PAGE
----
No, you're not being overly picky, IMHO. Unfortunately, e-bay
doesn't 'police' this stuff, and, in our current climate of
deregulation, there are no agencies which will enforce accurate
I’ve been pleasantly surprised, though, by eBay’s willingness to
police items that are described misleadingly or inaccurately, when
the items are reported to them. With 25,000+ auctions starting
daily, there is no way that they can review each one to make sure
it’s accurate – and they don’t have a staff of gemologists on hand
to detect things that are “fishy.” But when someone calls it to
their attention, they do act quickly and responsibly to shut down the
When enough of those items are reported to raise their “radar,” they
put things in place to find “trigger phrases” and handle it. That
was how we got many of those fraudulent Indonesian “art” auctions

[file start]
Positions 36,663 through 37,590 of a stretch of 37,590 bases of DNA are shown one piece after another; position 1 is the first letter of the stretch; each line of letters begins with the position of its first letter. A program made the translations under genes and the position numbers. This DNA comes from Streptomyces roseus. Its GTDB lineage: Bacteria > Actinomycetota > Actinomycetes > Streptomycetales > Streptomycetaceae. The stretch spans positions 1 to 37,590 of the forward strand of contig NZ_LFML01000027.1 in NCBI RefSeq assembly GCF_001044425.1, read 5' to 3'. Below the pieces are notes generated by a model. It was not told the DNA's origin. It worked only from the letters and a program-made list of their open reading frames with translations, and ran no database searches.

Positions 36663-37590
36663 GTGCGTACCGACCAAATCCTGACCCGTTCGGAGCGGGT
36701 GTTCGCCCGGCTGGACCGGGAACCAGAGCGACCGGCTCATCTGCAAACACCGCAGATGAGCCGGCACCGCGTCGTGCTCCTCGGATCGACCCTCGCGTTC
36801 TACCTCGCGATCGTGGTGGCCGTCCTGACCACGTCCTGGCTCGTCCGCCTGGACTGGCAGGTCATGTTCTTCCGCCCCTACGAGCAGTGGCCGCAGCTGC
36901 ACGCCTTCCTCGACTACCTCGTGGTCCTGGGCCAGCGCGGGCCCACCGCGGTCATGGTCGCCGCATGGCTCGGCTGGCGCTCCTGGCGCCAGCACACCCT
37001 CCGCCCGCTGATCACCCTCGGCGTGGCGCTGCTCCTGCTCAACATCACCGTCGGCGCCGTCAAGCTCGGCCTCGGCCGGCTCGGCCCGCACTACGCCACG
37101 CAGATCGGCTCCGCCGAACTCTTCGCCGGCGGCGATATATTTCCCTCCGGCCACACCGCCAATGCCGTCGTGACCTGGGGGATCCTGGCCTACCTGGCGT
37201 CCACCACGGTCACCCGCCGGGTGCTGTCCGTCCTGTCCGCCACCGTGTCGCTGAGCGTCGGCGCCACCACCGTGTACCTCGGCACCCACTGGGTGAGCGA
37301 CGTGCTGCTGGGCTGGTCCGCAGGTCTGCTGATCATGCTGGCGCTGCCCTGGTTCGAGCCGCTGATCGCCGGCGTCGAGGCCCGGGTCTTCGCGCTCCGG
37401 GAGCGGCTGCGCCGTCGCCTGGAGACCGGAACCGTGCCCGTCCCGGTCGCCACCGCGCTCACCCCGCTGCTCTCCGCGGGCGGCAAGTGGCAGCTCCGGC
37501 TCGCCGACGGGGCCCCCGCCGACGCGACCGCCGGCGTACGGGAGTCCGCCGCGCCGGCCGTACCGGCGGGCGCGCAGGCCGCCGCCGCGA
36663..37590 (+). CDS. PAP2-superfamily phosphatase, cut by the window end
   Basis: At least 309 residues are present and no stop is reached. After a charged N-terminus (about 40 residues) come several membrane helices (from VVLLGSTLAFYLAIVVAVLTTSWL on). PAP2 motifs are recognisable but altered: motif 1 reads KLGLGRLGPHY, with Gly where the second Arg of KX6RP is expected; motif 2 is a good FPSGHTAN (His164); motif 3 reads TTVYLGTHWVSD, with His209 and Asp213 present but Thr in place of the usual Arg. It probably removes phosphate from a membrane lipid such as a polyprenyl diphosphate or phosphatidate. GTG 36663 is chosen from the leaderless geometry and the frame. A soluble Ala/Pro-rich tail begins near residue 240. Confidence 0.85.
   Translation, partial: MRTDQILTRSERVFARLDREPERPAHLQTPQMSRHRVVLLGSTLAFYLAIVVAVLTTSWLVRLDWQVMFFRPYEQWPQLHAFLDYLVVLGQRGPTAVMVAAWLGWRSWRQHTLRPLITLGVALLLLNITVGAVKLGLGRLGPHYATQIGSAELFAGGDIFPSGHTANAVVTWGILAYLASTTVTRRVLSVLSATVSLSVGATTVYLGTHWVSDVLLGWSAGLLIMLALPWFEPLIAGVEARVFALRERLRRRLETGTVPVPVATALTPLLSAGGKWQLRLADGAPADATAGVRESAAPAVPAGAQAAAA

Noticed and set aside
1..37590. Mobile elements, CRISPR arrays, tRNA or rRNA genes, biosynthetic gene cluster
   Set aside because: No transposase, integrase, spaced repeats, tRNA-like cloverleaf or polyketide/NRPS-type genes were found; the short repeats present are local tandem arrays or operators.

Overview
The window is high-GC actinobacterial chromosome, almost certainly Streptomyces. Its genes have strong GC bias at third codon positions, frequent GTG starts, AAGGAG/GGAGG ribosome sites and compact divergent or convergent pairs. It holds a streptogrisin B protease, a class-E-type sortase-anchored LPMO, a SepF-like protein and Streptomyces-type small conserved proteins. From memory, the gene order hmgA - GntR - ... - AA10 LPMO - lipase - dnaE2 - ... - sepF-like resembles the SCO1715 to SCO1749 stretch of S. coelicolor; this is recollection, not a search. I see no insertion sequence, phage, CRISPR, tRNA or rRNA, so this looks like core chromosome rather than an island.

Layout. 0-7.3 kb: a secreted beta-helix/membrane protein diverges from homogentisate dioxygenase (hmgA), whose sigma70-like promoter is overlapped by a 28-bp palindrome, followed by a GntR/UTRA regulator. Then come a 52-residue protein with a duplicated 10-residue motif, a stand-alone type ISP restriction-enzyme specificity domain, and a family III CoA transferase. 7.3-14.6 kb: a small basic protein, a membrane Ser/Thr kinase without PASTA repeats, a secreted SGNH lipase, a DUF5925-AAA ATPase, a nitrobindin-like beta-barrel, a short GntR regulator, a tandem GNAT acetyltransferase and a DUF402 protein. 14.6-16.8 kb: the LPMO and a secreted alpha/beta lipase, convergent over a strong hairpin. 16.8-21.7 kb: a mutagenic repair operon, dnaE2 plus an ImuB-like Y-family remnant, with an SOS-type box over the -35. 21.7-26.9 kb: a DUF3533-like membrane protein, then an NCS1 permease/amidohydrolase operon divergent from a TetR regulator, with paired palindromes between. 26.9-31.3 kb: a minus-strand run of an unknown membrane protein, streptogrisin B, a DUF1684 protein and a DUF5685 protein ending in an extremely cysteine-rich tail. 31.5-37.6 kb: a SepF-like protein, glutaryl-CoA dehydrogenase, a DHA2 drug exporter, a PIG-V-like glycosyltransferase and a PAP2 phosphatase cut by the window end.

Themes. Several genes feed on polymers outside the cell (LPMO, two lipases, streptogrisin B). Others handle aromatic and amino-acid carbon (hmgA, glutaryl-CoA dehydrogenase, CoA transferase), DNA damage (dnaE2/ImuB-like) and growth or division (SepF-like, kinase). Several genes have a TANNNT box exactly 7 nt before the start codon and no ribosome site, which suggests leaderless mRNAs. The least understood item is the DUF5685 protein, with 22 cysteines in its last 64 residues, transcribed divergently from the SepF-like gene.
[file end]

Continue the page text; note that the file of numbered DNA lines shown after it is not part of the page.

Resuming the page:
detected/removed, and safeguards put in place to minimize them.
If we each found auctions that we knew contained fraudulent
representation and reported those auctions to eBay, they would start
"getting the picture" on the quartz issue. In my mind, it’s a
responsibility we have to police ourselves; if a merchant in our area
were selling the stuff and advertising it in the local paper as
something it isn’t, would we raise the red flag and report them?
It’s the same thing in our online world.
Hand-crafted artisan jewelry